Do girls have better access to birth control than boys do? Or does birth control occur later, meaning that girls have shorter periods?
Those are two of the takeaways from a new survey conducted by Target and the National Campaign to Prevent Teen and Unplanned Pregnancy. So, how do the findings fit together?
“This data really speaks to things that are not in doubt, which is that women who are young, have lower incomes, are taking care of a home, and are at college are more likely to use birth control,” said Elizabeth Gershoff, a researcher at the Guttmacher Institute, an organization that tracks reproductive health policies, including contraception and the abortion debate.
Ms. Gershoff said that late-childbearing mothers are more likely to use birth control because they are at a more vulnerable state financially and may be planning to start a family. In her research, Ms. Gershoff has observed that having a child after the age of 24 is the most important for a women’s ability to access contraception.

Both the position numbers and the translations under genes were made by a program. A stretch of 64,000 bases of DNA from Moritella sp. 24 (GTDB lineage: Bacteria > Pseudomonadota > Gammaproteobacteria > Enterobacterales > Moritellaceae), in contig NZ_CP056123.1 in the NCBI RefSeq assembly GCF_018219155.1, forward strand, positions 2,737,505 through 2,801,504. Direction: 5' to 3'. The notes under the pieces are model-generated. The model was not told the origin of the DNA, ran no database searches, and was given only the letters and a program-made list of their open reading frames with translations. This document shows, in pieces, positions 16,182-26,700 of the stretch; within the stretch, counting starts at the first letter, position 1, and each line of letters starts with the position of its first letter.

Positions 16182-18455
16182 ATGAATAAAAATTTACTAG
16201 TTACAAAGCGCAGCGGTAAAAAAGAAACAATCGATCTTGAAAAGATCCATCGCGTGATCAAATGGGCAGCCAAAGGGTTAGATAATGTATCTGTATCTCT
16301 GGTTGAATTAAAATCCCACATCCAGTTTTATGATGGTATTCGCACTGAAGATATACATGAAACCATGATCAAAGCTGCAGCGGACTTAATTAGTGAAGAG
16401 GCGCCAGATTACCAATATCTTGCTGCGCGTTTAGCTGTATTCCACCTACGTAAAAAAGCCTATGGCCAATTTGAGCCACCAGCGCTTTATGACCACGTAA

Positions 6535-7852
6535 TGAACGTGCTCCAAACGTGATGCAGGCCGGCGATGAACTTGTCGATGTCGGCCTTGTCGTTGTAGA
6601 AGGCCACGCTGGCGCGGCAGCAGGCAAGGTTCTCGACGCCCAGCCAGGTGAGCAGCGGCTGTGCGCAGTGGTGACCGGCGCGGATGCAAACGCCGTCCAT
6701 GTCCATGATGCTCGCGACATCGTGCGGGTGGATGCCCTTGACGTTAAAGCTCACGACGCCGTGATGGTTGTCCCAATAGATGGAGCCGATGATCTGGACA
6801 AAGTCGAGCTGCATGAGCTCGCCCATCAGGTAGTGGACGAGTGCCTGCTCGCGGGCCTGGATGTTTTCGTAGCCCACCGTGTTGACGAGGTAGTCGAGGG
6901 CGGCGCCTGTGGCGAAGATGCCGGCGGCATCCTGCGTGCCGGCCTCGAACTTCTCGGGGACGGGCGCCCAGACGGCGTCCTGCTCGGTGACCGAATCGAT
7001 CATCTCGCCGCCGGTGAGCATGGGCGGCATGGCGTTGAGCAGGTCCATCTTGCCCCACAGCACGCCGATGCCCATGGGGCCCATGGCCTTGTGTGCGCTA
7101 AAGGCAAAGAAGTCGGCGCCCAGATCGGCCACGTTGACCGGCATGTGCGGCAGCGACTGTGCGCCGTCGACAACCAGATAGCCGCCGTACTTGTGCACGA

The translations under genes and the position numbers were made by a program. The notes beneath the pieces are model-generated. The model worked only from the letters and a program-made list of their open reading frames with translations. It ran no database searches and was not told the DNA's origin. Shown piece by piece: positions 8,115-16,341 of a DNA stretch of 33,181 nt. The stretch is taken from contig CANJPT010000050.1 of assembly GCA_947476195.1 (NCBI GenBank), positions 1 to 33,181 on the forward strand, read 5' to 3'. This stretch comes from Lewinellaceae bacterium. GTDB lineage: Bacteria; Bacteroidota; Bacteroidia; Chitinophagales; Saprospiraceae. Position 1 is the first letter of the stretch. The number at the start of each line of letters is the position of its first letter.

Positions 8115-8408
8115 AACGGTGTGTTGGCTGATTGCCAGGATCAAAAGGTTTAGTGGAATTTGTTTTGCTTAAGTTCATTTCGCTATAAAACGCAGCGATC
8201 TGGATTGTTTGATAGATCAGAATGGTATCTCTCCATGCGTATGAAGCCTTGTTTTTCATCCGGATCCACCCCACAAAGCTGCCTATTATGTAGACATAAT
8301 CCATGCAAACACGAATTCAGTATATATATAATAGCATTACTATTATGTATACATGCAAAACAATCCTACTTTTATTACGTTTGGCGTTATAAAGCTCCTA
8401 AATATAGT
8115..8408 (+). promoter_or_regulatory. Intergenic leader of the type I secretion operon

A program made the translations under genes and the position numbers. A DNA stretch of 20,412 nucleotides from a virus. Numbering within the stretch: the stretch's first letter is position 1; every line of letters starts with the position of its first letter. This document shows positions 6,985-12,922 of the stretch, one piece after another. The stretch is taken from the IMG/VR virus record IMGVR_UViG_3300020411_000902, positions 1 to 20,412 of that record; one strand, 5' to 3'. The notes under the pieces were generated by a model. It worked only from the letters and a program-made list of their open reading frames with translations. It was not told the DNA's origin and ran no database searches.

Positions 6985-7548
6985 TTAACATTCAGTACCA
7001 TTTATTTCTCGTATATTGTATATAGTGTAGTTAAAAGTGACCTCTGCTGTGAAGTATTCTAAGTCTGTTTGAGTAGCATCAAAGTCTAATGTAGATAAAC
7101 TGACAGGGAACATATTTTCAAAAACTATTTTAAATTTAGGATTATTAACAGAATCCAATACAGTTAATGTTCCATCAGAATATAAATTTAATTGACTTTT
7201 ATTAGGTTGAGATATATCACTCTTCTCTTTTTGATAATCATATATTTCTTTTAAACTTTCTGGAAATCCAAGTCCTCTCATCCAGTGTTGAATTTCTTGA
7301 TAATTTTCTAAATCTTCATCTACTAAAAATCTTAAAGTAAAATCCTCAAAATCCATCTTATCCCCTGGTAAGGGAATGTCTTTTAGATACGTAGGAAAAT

Ms. Gershoff also said that, overall, access to birth control in the United States is actually very high. About 77 percent of American women between the ages of 15 and 44 have used birth control. But there are distinct differences in access depending on the state.
Across the board, early-pregnancy women are more likely to have access to contraception and more likely to use it. When women are in their 20s, early-pregnancy women are 31 percent more likely to use birth control than women in their 30s.
When women start their families early, they also tend to have more children than those who have delayed starting families. Because early-pregnancy women tend to start families with more children, they are more likely to use contraception, Ms. Gershoff said.
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